Getting It Right For Christmas

LEADER TIMES WEEKEND RELIGION COLUMN FOR

November 26, 2016 by William H. Scarle, Jr. 813-835-0129

Every Christmas season for the last few years I have tried to stock up on stamps because the Post Office usually prints a Christmas stamp that lifts up the religious foundations of our nation.  Invariably they get it wrong, except for the Madonna’s.  This year the star rests over the manger.  Wrong again, although the artwork is charming.

In writing his Gospel Luke tries so hard to get it right.  He sees this as important because the Christian community needs to have “certainty concerning the things (they) have been taught.”  He uses all the available written sources as well as interviewing the eyewitnesses to the events he records.  He certainly interviewed Mary because he mentions often that she “treasured up all these things in her heart.”

I confess that as a biblical scholar I join with others in being a bit picky about details.  I am also aware that artists often paint doctrine rather than history and we ought not to be too critical about the historical accuracy of their work.  Nevertheless, Christmas is about the birth of Israel’s Messiah and this is not a myth or a fairy tale.  It is about the hard facts of history in which God is working for the redemption of the world and of mankind.  Luke is really focused on getting it right, to say nothing of the inspiration of God’s Holy Spirit.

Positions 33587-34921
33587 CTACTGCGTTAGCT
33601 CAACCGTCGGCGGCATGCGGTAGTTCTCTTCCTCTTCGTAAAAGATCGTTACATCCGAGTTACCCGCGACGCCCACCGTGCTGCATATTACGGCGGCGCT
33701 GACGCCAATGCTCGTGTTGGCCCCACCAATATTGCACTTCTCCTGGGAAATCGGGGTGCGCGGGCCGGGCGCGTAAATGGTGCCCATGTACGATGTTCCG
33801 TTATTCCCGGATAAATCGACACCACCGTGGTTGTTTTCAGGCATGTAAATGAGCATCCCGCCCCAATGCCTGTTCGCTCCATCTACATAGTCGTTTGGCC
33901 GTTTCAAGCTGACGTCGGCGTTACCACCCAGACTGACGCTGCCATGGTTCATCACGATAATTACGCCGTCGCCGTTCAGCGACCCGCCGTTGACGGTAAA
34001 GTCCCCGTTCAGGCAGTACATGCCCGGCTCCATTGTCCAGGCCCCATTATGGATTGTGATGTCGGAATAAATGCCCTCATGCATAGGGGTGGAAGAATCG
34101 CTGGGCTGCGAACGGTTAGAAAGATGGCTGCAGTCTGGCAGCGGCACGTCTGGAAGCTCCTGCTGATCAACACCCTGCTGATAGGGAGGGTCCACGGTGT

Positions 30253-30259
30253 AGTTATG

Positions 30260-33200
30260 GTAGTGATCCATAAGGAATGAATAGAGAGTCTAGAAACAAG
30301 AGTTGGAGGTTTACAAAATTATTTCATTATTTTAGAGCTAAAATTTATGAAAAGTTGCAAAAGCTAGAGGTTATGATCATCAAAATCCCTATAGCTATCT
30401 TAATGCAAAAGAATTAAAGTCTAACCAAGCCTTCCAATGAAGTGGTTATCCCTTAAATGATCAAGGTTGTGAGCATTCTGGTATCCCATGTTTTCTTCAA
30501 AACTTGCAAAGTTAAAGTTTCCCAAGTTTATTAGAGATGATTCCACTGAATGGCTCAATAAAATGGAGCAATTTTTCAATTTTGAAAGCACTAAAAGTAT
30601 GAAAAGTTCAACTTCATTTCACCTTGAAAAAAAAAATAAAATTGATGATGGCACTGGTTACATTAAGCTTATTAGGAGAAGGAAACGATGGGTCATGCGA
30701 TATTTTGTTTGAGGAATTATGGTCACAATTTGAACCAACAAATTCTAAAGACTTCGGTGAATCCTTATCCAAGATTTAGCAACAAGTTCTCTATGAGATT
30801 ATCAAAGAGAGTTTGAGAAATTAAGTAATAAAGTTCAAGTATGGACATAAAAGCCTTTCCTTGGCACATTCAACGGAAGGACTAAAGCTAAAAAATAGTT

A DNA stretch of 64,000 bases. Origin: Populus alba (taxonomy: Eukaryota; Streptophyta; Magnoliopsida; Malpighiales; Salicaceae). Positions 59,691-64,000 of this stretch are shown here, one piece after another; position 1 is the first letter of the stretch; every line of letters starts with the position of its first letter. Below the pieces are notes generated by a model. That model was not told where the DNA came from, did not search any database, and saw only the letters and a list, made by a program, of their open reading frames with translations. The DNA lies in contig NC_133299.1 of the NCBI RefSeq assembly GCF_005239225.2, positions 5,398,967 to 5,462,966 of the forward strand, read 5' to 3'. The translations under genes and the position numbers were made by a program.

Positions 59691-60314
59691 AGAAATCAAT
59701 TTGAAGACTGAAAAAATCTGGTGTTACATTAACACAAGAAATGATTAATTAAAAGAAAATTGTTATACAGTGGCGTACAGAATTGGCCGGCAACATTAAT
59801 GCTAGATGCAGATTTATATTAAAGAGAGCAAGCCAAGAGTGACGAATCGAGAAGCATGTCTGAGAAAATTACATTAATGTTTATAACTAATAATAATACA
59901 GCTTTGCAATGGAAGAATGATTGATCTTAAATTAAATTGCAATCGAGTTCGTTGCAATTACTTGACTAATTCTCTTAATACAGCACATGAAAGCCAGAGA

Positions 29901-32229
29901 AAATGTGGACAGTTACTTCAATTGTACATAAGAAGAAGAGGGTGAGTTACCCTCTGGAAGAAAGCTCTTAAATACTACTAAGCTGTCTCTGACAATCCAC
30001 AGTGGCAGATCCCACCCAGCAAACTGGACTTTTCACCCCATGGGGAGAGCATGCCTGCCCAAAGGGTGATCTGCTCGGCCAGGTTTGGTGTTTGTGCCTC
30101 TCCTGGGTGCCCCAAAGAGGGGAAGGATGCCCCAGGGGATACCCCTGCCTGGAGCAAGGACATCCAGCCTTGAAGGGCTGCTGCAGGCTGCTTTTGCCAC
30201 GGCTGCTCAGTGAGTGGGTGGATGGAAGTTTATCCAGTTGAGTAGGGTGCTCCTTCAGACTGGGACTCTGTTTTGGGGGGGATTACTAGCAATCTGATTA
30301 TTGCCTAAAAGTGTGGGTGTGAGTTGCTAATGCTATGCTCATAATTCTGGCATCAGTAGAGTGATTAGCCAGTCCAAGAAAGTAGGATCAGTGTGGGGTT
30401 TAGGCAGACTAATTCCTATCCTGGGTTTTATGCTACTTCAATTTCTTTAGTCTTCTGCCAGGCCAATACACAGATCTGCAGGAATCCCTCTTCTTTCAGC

On this year’s Christmas stamp the Postal Service shows us a manger scene with the star shining overhead.  The problem is that the star of Bethlehem appeared two years after Jesus’ birth and is recorded in Matthew’s record of the visit of the Magi,   not in the birth narrative of Luke.  In Luke we have angels, but no star.

During this Advent season we will look at some of these details, but for now we will consider the time line of the Christmas story.  Mary and Joseph traveled to Bethlehem in the year 3 BC to be recorded in a census being taken by Rome in celebration of Augustus Caesar’s twenty-fifth anniversary as Emperor.  This was a special arrangement for Israel, since Jewish culture placed a heavy emphasis on tribal identity.  Although Mary lived in Nazareth which was in the north of Israel Joseph was from Bethlehem, which was in Judea.  He was living in Nazareth at the time since he and Mary were betrothed, which in Jewish society meant they were legally married, although not living together until Joseph finished preparing a home for them.  They were both likely very young.  Bethlehem was about seventy miles from Nazareth.

After Jesus’ birth they returned to Nazareth to introduce Mary’s family to their newborn son.  Joseph’s family resided in Bethlehem and after a short stay in Nazareth the couple returned to Bethlehem to live.  The story of the visit of the Magi takes place in Bethlehem where the young couple was settled in a house.  Since they both were aware of the Jesus’ unique birth and identity as Messiah of Israel, Bethlehem, being the City of David, would seem an appropriate town to raise Jesus.  Bethlehem was only six miles from Jerusalem.  This reasoning changed after their encounter with the Herod.

Next week we will look at some of the details in Luke’s story of Jesus’ birth.  Advent is an appropriate season to get the story straight.

(Bill Scarle can be contacted at ravscarle@verizon.net). END-whs